Hematology and Oncology

Settling In

I am coming up on my two year anniversary. Not my wedding anniversary (soon to be 15 years – thanks Maia!), but two years since I joined the ranks of the patients. It was two years ago this week that my day was interrupted by a page from my internist saying, “I don’t know how to tell you this, Brett, but you have Chronic Lymphocytic Leukemia.” At 38, I became one of the small percentage of patients who are diagnosed with CLL at a young age. Several folks have asked me how it has changed me or how I work. It’s funny – I don’t really know how to answer that. Sometimes I am grateful for CLL; it has required me to strive to balance my professional life and private life in a way that I never had to before. I have also been very grateful to my group at…

The Doctor Patient

[caption id="attachment_11096" align="aligncenter" width="594"] Selfie of my pale self in hospital garb on day #2 in the hospital[/caption]   As you can see, no glamour shots for this month’s post. I knew it would come at some point, and my first hospitalization related to my CLL came in a big way in mid-July. Given my interest in global health, it was only fitting that I managed to get sick while out of the country. The plan for July had been to help teach our Asian Clinical Tropical Medicine course in Bangkok, Thailand and Siem Reap, Cambodia for two weeks, followed by a much-needed family vacation. I felt well during the course, but at the very end of it I noticed I was really tired. We enjoyed 2 ½ days visiting Angkor Wat and other sites in Cambodia, then headed to Chiang Mai, in northern Thailand. Initially, I thought I was…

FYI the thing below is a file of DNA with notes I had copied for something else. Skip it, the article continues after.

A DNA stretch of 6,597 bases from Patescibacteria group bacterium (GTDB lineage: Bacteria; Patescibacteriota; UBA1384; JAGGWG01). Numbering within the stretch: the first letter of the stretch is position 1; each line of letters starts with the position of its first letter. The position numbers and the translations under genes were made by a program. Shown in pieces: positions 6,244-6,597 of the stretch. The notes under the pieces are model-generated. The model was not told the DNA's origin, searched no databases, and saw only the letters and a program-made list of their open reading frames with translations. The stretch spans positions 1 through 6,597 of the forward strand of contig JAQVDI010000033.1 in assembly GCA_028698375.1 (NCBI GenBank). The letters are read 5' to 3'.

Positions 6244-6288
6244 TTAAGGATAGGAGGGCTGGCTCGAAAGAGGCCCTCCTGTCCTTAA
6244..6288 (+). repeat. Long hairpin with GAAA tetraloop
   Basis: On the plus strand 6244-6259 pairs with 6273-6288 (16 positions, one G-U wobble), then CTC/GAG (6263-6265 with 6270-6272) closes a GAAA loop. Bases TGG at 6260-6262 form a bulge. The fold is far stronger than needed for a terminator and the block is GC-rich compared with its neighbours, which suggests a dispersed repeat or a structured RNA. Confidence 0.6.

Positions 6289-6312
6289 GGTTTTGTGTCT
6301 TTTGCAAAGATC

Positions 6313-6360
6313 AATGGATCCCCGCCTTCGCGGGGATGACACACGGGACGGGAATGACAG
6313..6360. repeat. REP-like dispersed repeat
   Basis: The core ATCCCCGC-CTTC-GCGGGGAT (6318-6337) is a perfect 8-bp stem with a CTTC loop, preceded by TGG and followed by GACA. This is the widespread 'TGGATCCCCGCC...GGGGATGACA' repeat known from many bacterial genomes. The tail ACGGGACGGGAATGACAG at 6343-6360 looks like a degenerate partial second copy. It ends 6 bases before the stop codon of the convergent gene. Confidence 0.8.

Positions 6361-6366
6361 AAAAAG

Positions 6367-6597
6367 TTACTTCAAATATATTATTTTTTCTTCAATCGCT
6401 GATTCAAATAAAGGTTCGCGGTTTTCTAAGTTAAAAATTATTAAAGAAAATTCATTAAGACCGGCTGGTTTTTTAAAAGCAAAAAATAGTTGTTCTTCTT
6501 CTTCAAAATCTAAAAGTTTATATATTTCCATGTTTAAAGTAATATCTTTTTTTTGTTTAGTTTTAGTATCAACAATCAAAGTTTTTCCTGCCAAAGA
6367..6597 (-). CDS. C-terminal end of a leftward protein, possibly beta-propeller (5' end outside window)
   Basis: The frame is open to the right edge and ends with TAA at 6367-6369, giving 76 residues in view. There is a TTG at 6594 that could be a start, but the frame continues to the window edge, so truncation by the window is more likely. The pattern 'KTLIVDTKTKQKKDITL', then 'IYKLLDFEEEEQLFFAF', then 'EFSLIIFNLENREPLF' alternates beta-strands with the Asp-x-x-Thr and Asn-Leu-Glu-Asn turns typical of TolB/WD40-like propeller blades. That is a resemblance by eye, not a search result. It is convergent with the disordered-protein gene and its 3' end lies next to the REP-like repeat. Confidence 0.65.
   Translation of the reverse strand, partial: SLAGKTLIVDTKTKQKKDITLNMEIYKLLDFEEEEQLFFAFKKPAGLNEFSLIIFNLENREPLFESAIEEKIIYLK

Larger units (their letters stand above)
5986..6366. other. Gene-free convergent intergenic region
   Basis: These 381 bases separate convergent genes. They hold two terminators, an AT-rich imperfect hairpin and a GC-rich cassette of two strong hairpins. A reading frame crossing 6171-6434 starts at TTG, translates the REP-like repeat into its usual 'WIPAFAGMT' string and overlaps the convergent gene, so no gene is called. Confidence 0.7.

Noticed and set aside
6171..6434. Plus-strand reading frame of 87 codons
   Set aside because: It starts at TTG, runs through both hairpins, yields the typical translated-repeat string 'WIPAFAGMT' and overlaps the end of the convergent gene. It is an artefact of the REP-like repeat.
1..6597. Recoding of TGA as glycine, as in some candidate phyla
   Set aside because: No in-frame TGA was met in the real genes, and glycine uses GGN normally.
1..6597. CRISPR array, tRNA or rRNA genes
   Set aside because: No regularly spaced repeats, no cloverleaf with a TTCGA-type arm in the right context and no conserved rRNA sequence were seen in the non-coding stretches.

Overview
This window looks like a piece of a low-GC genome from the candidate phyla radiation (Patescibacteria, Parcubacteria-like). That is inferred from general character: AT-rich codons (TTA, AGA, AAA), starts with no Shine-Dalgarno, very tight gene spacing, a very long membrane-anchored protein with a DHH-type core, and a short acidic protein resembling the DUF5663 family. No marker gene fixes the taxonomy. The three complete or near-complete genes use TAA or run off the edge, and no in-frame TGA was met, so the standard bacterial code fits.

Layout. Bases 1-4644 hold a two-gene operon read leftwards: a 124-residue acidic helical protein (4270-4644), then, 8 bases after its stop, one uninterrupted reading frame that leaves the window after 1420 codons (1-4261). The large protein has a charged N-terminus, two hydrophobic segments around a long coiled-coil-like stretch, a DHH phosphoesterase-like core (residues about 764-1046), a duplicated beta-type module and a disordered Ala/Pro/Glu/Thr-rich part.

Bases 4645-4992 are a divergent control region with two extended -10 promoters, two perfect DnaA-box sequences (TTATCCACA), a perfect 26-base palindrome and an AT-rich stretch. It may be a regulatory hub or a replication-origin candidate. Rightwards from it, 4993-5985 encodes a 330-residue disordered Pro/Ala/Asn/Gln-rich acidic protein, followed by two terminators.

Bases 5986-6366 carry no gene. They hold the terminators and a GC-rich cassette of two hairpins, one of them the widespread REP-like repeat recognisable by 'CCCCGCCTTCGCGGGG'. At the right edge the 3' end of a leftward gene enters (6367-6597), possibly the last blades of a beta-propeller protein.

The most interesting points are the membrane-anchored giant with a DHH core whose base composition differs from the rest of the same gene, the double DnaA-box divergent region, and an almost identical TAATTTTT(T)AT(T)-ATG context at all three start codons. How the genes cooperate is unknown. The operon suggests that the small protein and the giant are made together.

Apixaban for acute VTE treatment

This large multicenter trial randomized patients with acute VTE to apixaban (10mg BID for 1 week, followed by 5mg BID for 6 months) versus conventional therapy (lovenox-warfarin). The primary outcome was similar between groups (symptomatic VTE or death related to VTE), but major and minor bleeding occurred significantly less often with apixaban. Apixaban is a viable oral alternative for treating acute VTE (abstract).

Subsegmental PE same outcome as proximal PE

This study assessed the characteristics and outcomes of patients with subsegmental and proximal PEs, and found they were similar, including cumulative death rates of 10% and 6%, respectively. Subsegmental PEs carry the same risks as proximal PEs and should be treated as such (abstract).

ASA for post-THA VTE prophylaxis

This trial randomized post-THA patients to dalteparin or ASA for 28 days (after 10 days of dalteparin) and found no significant difference in VTE or bleeding rates. After 10 days of dalteparin, 28 days of ASA is safe and effective for VTE prevention post-THA (abstract)